I had never before laughed so wildly at an opening credits sequence. It did what one was supposed to do while also frequently inciting total anarchy, not only spoofing the idea of mismatched subtitles but also breaking the so-called fourth wall, acting as if the credits were being constructed on the spot as the audience viewed them. Was the entire movie going to be like this? It certainly drew me in.
After a title card (ENGLAND, 932 A.D.) in a ridiculously ostentatious font, King Arthur (Graham Chapman) and his trusty assistant Patsy (Gilliam) arrive at a castle, not riding horses but banging two coconuts together to emulate the sound of their hooves (a solution to the expense and hassle of filming with actual horses.) The castle’s unnamed Lookout wonders where they had possibly found coconuts in England; it is suggested an African swallow could’ve carried them over and a back-and-forth ensues about swallows, their weight and air velocity, etc. Arthur and Patsy, bored, move on, coconuts at the ready.
Holy Grail initially feels like little more than a series of Medieval-centric sketches that could easily slot into the troupe’s TV show (which had aired its fourth and final season the same year.) A man (Eric Idle) strolls through a peasant village pushing his cart, collecting bodies (“Bring out yer dead!”) with a methodical nonchalance as if it were just an ordinary trash day. Arthur and Patsy briefly pass through and in the next scene, the former has an argument with an anachronistic, Marxism-spouting peasant (Michael Palin). They “ride” on into the forest and meet The Black Knight, who challenges Arthur’s authority with a duel, refusing to back down as the latter proceeds to hack off all his limbs. A line of marching, chanting monks methodically whack their own heads in unison with enormous books while Sir Bedevere (Jones) listens to an angry mob of men grasping at straws to prove that a young woman is actually a witch, to which Arthur joins the conversation.
It’s not until Bedevere and Arthur meet that the film’s narrative starts taking shape. We hear from an offscreen narrator about how they assemble the Knights of the Round Table (via a cutaway to “The Book of The Film”); following a brief musical interlude regarding the castle Camelot (done in the style of a rousing, Gilbert and Sullivan-esque number), a deliberately hastily-animated (by Gilliam) God appears from the heavens and informs Arthur and his knights of their heavenly quest, which is to find the film’s titular sacred object. From there, the episodic structure returns as knights individually split off to seek the Grail, only for them all to reunite in the final third to confront such obstacles as a killer rabbit, The Bridge of Death and a castle curiously guarded by some discourteous Frenchmen.
As with their TV show, Python loves a good running gag for the sake of a punchline and Holy Grail is chock full of them: numerous variations on the phrases “I’m not quite yet dead” and “I’m getting better!”; a fey Prince whom continually threatens to break into song, only for his father to plead to the camera to literally stop the swelling music; Arthur’s inability to count to three (substituting the word “five” only to be immediately corrected by one of his crew, “Three, sir!”); even the opening debate regarding swallows gets a callback when we first see Bedevere (attempting to release an actual swallow with a coconut tied to its leg), and later when it turns up the subject of one of the questions the Gatekeeper (Gilliam again) asks in order to allow passage over the Bridge of Death.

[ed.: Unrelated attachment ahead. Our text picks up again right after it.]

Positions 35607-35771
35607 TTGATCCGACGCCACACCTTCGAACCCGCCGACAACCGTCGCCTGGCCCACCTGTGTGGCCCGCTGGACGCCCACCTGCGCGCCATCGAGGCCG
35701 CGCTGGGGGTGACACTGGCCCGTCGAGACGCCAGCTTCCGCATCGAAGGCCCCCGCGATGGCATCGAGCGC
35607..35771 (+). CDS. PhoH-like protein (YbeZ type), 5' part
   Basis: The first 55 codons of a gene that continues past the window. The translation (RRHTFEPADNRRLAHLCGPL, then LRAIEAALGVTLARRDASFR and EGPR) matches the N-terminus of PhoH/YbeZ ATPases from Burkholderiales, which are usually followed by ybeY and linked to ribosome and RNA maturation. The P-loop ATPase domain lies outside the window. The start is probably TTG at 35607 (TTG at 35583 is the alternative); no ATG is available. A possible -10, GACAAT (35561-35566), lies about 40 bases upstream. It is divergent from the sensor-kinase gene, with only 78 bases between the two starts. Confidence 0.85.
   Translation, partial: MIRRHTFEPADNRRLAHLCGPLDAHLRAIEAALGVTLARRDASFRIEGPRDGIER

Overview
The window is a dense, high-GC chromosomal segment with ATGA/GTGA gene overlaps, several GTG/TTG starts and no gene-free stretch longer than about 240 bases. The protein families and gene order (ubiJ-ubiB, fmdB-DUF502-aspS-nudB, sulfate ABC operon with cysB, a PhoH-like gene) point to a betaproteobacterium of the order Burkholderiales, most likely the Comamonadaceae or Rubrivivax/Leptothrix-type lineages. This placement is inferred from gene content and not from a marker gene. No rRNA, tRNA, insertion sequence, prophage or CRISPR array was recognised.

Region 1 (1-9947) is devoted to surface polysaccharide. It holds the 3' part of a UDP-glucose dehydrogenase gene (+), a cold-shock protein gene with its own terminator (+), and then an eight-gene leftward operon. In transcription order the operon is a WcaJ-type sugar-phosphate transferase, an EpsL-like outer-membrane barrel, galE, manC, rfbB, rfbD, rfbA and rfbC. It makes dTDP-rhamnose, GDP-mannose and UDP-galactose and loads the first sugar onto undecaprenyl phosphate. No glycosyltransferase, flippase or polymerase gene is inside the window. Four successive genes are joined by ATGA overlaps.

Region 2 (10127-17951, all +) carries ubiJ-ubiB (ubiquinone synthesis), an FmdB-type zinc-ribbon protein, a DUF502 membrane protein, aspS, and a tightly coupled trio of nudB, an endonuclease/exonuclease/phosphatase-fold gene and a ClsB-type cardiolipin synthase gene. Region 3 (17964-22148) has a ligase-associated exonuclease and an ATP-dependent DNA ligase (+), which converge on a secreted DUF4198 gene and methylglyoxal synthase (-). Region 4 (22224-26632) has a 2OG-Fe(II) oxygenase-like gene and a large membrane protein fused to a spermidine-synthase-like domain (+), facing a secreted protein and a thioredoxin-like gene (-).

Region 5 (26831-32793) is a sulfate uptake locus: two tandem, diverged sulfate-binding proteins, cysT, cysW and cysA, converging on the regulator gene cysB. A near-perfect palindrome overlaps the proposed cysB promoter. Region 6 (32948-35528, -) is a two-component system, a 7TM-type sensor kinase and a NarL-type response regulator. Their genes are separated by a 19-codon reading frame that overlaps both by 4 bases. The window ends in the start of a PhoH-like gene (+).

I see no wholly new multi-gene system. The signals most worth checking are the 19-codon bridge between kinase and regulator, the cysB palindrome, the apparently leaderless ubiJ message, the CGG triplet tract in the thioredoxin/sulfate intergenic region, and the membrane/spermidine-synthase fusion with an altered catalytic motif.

Motifs like these are common in comedies—just consult the work of Mel Brooks, whose Young Frankenstein, made around the same time as Holy Grail, features Gene Wilder’s titular character, an operatic tyrant not all that far removed from Chapman’s Arthur. But Holy Grail is more than just gags for the sake of being funny—as it goes on, it further deconstructs the very idea of itself, going all the way back to those opening credits. No matter how invested one becomes in the plot (and all the little side-plots) or the characters, the film keeps viewers aware that it’s only a movie (not unlike Patsy sniffing at Camelot in his sole line of dialogue, “It’s only a model”) and that none of it is real—a big risk for any movie to take considering it’s a medium that usually relies on an audience’s suspension of disbelief.
In addition to the aforementioned “The Book of The Film”, Holy Grail exhibits such self-awareness by referring to one sequence as “Scene 24” (I haven’t counted to see whether it actually is the 24th scene onscreen), stopping the action when a character pauses, looks at the camera as says, mid-scene, “Do you think this scene should’ve been cut?” (in fact, this part was cut and I didn’t see it reinstated until the film was first released on DVD) or an animated stretch where the cast is chased by a grotesque monster until the narrator tells us, “Suddenly, the animator suffered a fatal heart attack!” (cut to Gilliam drawing at his desk and quickly keeling over), continuing, “The cartoon peril was no more; the quest for the Holy Grail could continue.”